This guide covers various strategies for searching legal research databases, specifically Bloomberg Law, Lexis Advance, and Westlaw, although some strategies can be applied to other databases, as well.
All three databases have as their default setting a method known as "natural language" or algorithmic searching, which is similar to Google or other search engines where an algorithm is used to parse your search terms and deliver a set of results in relevance order.
Natural language or algorithmic searching can be very effective, but you are reliant on an algorithm where you do not know exactly how the database is being searched (often referred to as the "black box" problem). Relying too heavily on algorithmic searching can be an inefficient use of time and retrieve a frustrating amount of irrelevant results.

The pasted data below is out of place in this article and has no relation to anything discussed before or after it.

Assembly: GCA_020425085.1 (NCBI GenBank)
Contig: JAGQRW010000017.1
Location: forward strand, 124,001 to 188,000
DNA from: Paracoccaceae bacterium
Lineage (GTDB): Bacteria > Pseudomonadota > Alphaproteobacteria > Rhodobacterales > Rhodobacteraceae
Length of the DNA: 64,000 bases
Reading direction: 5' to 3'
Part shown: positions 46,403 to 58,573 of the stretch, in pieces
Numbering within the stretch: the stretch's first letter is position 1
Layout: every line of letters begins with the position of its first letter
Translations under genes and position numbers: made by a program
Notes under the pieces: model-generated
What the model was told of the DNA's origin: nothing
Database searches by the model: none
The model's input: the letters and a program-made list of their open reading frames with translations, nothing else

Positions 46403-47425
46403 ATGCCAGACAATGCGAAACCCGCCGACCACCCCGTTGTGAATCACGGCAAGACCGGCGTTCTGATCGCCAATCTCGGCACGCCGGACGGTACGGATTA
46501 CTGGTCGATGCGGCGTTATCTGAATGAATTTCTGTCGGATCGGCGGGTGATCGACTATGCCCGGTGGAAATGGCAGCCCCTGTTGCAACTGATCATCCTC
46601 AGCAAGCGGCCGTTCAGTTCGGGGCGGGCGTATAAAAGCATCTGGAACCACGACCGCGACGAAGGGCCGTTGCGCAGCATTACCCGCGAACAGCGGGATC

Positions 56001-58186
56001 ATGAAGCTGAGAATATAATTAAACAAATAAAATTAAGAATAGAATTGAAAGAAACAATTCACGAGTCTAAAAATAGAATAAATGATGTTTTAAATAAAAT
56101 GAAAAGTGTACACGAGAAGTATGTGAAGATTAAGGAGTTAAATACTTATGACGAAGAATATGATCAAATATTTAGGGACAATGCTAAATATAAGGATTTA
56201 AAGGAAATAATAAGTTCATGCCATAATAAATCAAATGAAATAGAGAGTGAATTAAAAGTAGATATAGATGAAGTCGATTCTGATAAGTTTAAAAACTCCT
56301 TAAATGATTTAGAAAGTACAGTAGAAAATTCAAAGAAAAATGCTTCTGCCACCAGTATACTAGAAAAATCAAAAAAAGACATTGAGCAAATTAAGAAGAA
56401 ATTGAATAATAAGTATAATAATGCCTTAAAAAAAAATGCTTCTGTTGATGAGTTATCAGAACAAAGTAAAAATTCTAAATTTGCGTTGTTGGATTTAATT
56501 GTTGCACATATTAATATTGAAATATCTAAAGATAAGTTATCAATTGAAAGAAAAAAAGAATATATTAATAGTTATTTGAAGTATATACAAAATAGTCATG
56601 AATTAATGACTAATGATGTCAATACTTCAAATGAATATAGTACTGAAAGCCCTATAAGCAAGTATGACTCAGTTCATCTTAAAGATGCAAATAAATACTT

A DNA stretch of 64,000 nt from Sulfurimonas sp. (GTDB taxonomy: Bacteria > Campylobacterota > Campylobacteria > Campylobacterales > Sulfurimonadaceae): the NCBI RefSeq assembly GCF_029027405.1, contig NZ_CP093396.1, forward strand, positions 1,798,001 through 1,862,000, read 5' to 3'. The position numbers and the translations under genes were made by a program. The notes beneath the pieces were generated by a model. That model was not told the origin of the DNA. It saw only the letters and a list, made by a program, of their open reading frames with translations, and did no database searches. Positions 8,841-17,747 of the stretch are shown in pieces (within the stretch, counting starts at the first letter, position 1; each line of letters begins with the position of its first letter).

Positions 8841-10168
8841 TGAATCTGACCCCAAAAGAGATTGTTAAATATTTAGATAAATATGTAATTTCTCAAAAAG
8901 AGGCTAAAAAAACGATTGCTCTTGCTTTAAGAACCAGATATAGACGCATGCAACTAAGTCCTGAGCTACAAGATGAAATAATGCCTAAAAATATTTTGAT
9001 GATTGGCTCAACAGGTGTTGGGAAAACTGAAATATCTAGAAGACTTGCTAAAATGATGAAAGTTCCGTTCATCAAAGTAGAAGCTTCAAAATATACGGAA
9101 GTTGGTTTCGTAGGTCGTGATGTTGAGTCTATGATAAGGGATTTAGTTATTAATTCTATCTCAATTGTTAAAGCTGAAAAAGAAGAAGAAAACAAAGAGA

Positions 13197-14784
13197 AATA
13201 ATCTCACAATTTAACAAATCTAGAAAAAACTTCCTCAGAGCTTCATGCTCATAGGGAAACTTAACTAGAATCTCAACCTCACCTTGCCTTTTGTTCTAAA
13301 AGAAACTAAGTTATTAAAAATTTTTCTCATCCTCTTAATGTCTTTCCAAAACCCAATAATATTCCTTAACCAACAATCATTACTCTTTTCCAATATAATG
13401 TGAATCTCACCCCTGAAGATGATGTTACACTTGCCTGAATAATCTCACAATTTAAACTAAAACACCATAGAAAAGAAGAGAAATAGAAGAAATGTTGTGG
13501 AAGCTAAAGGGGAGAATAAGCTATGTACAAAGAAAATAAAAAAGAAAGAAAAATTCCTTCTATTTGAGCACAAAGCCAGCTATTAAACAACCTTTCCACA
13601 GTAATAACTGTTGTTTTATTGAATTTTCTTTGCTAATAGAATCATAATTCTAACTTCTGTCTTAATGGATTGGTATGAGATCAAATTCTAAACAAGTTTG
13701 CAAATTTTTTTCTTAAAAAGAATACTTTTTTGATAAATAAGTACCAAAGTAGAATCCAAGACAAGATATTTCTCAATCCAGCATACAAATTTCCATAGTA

This guide covers other, more controlled ways to search these databases, using boolean logic or "terms and connectors" searching.
The first step in any research process is generating good search terms. To generate good search terms, follow these simple steps:
This is an ongoing process. As you begin to perform searches and review results, new search terms will occur to you. You may find it helpful to keep a written list that you can add to throughout your search process.
Don't hesitate to ask a law librarian if you would like help generating strong search terms.
When you formulate your search, also decide if you need to use a wild card (*) or a root expander (!) in order to expand your search options. Bloomberg Law, Lexis, and Westlaw all allow wild card and root expander searching.
Wild card: use asterisk: *
dr*nk finds drink, drank, drunk
Truncation: use exclamation point: !
crim! finds crime, criminal